Indexed on: 08 Sep '16Published on: 08 Sep '16Published in: Cerebral cortex (New York, N.Y. : 1991)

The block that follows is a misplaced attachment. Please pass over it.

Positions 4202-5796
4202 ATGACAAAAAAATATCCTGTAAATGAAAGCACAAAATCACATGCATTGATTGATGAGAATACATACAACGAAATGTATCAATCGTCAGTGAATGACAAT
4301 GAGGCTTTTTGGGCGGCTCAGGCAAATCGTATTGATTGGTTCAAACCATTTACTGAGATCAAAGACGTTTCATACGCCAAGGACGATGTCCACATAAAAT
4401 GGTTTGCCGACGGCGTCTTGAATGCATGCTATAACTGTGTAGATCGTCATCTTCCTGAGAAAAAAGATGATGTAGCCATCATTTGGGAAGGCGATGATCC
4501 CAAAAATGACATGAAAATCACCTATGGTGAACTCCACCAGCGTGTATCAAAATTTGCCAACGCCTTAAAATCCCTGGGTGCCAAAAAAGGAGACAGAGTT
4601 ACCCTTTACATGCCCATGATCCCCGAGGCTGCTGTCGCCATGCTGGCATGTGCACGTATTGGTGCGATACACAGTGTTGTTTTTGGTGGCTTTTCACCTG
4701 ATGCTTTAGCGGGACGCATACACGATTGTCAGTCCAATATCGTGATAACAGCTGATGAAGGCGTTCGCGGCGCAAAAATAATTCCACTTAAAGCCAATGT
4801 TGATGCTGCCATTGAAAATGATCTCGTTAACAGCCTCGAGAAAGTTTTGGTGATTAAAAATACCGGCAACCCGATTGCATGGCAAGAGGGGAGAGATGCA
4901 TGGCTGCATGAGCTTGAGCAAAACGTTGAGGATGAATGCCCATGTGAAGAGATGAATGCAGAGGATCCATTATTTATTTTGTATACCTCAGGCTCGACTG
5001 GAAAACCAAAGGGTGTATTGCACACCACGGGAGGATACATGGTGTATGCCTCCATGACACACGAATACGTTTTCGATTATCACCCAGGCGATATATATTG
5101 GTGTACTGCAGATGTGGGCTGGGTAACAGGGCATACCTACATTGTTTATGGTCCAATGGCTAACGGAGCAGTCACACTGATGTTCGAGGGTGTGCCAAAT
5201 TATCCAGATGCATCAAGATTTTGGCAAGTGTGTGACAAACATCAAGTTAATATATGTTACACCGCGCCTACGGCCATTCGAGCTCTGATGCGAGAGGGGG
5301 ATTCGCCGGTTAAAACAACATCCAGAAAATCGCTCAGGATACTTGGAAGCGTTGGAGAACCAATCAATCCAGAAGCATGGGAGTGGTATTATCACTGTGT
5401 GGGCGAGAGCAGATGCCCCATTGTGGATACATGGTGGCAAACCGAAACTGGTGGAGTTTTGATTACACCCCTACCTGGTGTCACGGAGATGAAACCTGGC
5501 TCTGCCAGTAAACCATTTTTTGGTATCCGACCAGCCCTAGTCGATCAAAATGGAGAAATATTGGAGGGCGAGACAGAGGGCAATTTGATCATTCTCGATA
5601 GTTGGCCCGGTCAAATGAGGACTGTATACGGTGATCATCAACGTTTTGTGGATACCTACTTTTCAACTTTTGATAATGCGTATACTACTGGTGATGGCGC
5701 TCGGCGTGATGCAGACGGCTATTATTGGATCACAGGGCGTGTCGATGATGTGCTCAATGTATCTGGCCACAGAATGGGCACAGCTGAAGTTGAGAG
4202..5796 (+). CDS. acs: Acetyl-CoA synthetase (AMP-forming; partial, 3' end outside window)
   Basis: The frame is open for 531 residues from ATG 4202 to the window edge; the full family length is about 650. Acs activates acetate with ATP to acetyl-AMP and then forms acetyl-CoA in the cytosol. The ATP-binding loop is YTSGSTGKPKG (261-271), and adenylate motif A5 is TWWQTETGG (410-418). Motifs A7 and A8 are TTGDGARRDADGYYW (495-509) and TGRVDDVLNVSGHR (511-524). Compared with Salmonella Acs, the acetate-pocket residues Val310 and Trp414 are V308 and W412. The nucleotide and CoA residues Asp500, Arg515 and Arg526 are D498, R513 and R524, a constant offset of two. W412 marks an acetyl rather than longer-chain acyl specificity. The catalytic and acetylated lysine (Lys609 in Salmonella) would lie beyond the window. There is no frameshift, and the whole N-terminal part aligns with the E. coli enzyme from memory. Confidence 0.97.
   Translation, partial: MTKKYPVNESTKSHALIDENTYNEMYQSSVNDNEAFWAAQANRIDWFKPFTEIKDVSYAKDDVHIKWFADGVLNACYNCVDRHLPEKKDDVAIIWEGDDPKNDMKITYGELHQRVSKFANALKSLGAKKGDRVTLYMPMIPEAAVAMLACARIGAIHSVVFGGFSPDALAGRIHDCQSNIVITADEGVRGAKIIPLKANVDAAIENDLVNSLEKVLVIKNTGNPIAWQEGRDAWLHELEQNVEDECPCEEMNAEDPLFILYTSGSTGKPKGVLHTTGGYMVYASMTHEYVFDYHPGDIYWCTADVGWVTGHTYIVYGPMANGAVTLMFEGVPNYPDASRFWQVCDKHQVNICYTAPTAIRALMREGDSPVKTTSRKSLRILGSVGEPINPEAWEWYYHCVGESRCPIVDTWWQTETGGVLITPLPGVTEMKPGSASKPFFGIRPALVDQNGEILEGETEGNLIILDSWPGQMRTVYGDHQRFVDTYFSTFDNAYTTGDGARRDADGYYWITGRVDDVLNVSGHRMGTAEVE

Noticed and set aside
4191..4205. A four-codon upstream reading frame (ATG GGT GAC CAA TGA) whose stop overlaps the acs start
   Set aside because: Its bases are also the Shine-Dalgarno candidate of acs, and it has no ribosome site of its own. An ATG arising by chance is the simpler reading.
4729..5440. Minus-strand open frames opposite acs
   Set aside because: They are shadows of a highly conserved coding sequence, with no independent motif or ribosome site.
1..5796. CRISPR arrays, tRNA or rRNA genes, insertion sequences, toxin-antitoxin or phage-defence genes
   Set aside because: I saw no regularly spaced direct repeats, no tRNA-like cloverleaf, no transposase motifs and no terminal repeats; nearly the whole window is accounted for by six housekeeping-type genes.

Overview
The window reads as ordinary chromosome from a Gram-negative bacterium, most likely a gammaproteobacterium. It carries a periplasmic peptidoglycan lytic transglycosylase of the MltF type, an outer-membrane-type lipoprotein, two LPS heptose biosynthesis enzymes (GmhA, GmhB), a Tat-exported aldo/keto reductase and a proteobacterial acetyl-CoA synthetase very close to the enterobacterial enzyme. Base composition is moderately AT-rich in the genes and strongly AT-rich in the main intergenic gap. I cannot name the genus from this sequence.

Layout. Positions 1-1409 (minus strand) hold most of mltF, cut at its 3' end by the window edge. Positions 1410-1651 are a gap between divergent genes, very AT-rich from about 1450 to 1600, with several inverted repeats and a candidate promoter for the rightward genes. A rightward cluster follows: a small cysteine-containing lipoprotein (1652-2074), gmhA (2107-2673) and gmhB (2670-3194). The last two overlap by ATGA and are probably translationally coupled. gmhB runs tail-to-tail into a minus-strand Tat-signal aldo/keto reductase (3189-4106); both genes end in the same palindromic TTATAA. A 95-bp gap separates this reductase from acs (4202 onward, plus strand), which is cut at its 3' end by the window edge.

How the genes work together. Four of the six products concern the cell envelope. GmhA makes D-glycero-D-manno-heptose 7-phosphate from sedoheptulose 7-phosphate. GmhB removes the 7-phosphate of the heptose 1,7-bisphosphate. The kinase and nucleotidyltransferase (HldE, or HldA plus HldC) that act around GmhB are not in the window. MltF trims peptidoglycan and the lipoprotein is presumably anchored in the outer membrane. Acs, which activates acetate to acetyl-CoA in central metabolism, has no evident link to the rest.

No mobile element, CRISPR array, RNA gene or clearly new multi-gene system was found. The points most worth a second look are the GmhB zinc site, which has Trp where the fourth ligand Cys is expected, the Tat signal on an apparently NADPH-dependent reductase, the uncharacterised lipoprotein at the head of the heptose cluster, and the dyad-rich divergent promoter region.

Alpha (8-12 Hz) power desynchronization is strongly associated to visual perception but has been observed in a large variety of tasks, indicating a general role in task anticipation. We previously reported in human observers that interference by repetitive transcranial magnetic stimulation (rTMS) of core regions of the dorsal attention network (DAN) disrupts both anticipatory alpha desynchronization and performance during a visuospatial attention (VSA) task. Here, we test the hypothesis that alpha desynchronization is task specific, and can be selectively modulated by interfering with activity in different higher-order parietal regions. We contrast the effects of rTMS on alpha rhythms and behavior on 2 different tasks: a VSA and a semantic decision task, by targeting the posterior intraparietal sulcus (pIPS), a core region of the DAN, or the angular gyrus (AG), a core region of the default mode network (DMN). We found that both performance and anticipatory alpha desynchronization were affected by stimulation of IPS only during VSA, and of AG only during semantic decisions. These findings indicate the existence of multiple dedicated parietal channels for the modulation of anticipatory alpha rhythms, which in turn reflect task-specific modulation of excitability in human parieto-occipital cortex.